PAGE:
Prior to this, PNG has been principally reliant on the second-hand APNG-2 submarine cable connecting Port Moresby’s digital exchange in Boroko with Cairns, Australia, and satellite uplinks to the Optus A2 satellite in Port Moresby and Lae. Controlled by Telikom PNG, service providers’ rates have been subject to the state monopoly, reportedly charging rates of PGK0.1 ($0.05) per MB to internet service providers (ISPs).

However, licences issued by NICTA in July 2011 to service providers Telikom PNG, Daltron, Datec, Hitron, MiCom, ComServ, Global Technologies, Data Nets and Startech, have created a shift in the services that network operators are able to provide. These changes will have direct ramifications on market prices, with results that are expected to be seen throughout 2012.

Telikom PNG received the network gateway, network and application licences while Daltron also received a network licence that allows it to establish ICT infrastructure within PNG. All others, including Daltron, received the application licence, which has opened the door for them to apply for international gateway licences that may be issued after July 2012, and as a result Telikom’s monopoly is coming to an apparent end under NICTA’s continuing market reforms.

Speaking with OBG, Daltron’s Baliah said: “Only 48% of the of the Telikom-owned undersea cable is actually working and the remainder is at 99% capacity, so all big ISPs are looking for alternatives once their international gateway licence applications are approved. Additionally, once the Madang fibre-optic cable comes on-line, Telikom will be confronted with excess capacity and will be forced to lower its prices if it plans to maintain its customer base.”

The government has commissioned a national broadband policy that will be published in 2013. The policy is expected to rely heavily on the LNG fibre-optic cable as the national backbone, with tributary channels feeding into proposed economic development corridors outlined in the PNGDSP, wherever possible. In preparation for the improved infrastructure, PNG’s service providers have been aggressively positioning themselves ahead of the opening of the new cable.

END-TO-END: Telikom PNG’s relative inactivity prior to 2007 means much of the market remains virgin territory in terms of ICT capabilities. These institutional deficiencies are still an issue today.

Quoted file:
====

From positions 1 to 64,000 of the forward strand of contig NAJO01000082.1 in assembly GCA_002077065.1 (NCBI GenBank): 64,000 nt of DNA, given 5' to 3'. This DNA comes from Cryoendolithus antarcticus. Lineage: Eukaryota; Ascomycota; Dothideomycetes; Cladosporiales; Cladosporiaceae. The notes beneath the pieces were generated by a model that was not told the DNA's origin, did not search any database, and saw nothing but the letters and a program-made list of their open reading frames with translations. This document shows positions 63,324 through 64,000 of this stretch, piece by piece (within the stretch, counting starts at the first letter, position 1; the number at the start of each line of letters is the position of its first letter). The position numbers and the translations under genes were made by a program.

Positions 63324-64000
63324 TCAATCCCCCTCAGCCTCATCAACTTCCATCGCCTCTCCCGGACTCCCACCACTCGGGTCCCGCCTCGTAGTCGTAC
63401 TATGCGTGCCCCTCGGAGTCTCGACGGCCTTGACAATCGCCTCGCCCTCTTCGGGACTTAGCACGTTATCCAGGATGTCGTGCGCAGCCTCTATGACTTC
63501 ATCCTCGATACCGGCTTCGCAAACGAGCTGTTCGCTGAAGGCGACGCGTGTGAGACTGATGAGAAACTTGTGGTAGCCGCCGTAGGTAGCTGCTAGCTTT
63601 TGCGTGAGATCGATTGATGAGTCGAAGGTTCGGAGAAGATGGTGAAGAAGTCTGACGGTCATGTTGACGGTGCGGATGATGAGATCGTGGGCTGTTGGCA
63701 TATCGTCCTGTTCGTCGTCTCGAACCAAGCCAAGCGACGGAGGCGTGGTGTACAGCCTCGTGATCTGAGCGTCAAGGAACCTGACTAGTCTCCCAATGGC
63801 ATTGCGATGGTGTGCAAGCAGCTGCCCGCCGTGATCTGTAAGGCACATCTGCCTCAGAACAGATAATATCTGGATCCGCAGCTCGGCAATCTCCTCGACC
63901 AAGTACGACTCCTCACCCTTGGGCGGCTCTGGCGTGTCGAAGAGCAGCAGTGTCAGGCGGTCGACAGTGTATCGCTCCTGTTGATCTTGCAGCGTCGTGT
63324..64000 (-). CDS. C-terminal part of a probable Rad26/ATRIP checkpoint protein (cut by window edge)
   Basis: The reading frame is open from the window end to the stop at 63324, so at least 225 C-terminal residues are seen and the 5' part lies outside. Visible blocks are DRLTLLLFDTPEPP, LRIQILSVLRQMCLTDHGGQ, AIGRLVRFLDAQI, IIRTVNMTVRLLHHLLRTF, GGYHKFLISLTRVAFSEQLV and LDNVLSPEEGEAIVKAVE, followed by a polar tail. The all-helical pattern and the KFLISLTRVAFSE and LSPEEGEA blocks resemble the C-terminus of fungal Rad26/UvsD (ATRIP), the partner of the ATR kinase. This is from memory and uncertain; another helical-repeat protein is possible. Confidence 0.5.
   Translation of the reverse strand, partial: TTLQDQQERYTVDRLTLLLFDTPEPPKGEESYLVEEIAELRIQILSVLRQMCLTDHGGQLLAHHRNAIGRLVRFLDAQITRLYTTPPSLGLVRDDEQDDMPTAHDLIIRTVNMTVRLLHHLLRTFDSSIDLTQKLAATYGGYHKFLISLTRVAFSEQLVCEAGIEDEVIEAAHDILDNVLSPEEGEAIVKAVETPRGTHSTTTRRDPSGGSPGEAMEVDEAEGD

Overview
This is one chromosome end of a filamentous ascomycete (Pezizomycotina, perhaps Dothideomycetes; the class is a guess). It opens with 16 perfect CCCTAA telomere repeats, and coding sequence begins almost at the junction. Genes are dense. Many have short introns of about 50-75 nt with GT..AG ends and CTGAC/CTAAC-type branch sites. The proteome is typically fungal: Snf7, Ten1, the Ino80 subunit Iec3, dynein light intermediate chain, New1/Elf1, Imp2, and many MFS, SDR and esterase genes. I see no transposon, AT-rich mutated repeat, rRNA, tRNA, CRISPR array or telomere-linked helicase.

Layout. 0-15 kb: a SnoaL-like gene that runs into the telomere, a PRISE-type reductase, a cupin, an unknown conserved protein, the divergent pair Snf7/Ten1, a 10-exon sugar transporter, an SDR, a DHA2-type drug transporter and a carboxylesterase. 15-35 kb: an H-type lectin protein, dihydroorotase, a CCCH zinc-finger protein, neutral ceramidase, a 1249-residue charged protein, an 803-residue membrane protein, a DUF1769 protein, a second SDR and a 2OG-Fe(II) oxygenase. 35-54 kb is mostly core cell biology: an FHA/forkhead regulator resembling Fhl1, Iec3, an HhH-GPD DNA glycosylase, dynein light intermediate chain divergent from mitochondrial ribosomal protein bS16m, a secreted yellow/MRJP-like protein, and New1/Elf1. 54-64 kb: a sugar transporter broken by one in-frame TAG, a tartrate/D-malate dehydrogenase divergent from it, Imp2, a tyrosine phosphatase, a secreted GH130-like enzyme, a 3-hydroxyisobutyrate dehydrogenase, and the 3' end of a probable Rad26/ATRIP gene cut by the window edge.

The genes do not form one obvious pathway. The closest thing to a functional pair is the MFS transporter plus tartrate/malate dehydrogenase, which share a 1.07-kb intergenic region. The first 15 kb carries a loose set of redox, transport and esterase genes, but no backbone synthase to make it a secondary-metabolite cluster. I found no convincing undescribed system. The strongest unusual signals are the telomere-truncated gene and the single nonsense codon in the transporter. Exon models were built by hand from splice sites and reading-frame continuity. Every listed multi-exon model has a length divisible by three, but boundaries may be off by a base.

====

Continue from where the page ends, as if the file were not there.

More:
Market liberalisation has enabled and encouraged companies to diversify their business models to provide end-to-end ICT services, which has been visible in growing capacity expansions amongst public and private operators. In 2010 Telikom PNG commissioned a second, back-up internet gateway in Madang for all ISPs. It is also currently leading a nationwide expansion of its existing 600 VSAT stations under a PGK50m ($23.7m) 2011 government-funded memorandum of understanding. Former CEO Peter Loko reported Telikom’s intention to invest a further PGK200m ($95.18m) in VSAT capacity in 2012, but the project’s implementation is currently uncertain following the SOE’s management overhaul.

This was followed in 2011 by a PGK1.2m ($571,080) lease agreement to centralise the government’s database and an April 2012 deal to provide an Integrated Government Information System (IGIS), with the latter funded by a $53m loan from the Chinese government-owned Exim Bank. The decision to partner with Chinese firm Huawei in this project, however, led to concerns amongst the public in light of a 2010 report released by PNG’s ambassador to India, Tarcy Eri, that the company had come under scrutiny from the national security agencies of India, the US, UK, Australia, Indonesia and others for “concerns about the propriety and integrity of Huawei Technologies in supplying telecommunications equipment”.

Telikom launched a multiprotocol label switching (MPLS) service for corporates in the same year, providing high-speed data capacity and offering up to 50% savings on wide area networks (WANs). Telikom’s control of the international gateways has enabled it to undercut PNG’s other players, although NICTA granted Digicel PNG an international gateway licence in July 2011, giving it the ability to compete with Telikom on a more even playing field. Following licensing approval, Digicel has now moved towards the offensive, industry observers say, looking to challenge Telikom’s dominance in the area with the purchase of local ISP provider Data Nets in 2011. Data Nets was established in 1993 with a network incorporating 30 towns outside PNG’s main urban areas, and the acquisition of Data Nets also included its subsidiary NEC PNG, which offers private automatic branch exchange (PABX) and voice services for corporations.

Australian firm Pactel International and local VSAT provider Remington Communications also launched new domestic satellite capabilities in 2012 suited to PNG’s geographically fractured market. The latest project expands Remington’s portfolio of corporate voice and internet services as the largest supplier of satellite communications in the country.